"The most emotionally charged piece of furniture that there is." The president of the Houston Piano Technicians Guild wrote:
“How many of us have had customers whose piano was their long-ago very first special purchase, perhaps soon after their wedding as a young couple? Pianos’ lives often track our own. Our work as technicians involves providing respect and care for these amazing music –making machines and their owners, often across many decades. We are challenged to be creative, sensitive, knowledgeable and practical when the matter of disposal presents.”
Sometimes, families hang on every word from a piano technician’s mouth as they would a surgeon discussing the condition of a loved family member. More and more today, many of the survivors of the golden age of pianodom (1900-1929) fall by the wayside. They need more work to keep going than makes economic sense. This can be challenging as families are forced to let go of the family heirloom, the beloved piano. Some can be resuscitated by a dedicated company as a pre-owned piano and some cannot.
For numerous reasons, as pianos reach the end of their useful lifetime (normally 75 to 100 years) they wind up making that last trip to piano heaven as families want to believe. For piano movers it really looks more like a landfill.
It does seem strange to think of a piano as disposable, but a combination of repair or restoration costs exceeding the cost of a new piano, the increasing use of digital pianos loaded with bells and whistles, and competition for the after-school time of young people has drastically reduced sales of new pianos over the decades.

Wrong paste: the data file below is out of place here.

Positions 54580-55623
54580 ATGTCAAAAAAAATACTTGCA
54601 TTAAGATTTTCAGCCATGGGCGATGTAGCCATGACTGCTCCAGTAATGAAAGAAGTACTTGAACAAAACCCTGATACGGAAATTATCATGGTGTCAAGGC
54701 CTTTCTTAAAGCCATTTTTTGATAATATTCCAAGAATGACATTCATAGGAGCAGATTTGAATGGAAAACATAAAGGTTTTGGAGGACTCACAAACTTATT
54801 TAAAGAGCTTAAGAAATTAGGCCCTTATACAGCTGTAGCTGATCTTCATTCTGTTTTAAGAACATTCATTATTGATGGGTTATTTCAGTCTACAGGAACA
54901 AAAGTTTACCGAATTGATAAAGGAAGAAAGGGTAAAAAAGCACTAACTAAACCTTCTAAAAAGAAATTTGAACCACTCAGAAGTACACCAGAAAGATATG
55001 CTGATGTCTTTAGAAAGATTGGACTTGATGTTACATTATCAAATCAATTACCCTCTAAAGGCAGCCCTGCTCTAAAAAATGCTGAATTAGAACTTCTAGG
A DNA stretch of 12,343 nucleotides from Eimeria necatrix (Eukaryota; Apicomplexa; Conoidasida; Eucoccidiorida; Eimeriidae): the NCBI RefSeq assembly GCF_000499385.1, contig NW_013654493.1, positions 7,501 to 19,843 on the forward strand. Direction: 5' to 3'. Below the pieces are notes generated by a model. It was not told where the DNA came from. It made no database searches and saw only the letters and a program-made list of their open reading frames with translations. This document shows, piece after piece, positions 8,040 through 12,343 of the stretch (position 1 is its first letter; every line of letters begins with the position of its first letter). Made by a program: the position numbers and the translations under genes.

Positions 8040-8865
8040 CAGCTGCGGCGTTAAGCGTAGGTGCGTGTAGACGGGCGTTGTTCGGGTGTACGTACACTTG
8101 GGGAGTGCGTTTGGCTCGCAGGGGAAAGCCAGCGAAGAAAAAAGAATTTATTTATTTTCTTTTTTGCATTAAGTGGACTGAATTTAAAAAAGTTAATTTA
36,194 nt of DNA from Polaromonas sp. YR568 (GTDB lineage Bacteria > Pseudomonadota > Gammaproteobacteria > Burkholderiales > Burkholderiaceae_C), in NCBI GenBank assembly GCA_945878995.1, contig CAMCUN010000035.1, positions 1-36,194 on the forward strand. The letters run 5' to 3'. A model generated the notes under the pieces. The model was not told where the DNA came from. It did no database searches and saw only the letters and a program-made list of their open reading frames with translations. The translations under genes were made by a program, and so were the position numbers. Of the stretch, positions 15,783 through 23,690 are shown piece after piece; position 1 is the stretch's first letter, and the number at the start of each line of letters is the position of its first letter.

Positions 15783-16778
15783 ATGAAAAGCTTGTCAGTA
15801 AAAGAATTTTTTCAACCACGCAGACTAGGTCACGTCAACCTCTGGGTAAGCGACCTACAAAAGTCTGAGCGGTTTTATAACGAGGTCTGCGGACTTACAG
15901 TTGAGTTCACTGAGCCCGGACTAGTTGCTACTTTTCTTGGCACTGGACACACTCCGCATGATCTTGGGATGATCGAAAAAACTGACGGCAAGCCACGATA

Normally, only a handful of famous brands retain enough value that restoration makes economic sense. Sometimes emotional ties will inspire families to restore Aunt Nellie’s piano as a keepsake; however, that is a relatively rare occurrence. With moving costs going up it is not unusual for old pianos to be abandoned when the family moves on.
In 1900 there were approximately 225 piano manufacturers in the US. Before radio, TV, or phonographs were commonplace the piano was the big entertainment in the living room. That means that there are many, many thousands of pianos reaching the end of the line in this country, many of them with histories intertwined with all manner of emotions, memories and wonderful stories.
We at Houston Piano Company strive each day to find loving homes for the best used pianos that still have lots of life in them. We are piano people through and through, and we do everything we can to keep our beloved pianos ready to serve new generations of Houstonians on their way to a wonderful, lifelong hobby.
Do you have a family piano story to share? We would love to hear from you as to how it affected your life.
Buying A Used Piano In Houston by Dave Smith, HPC Piano Consultant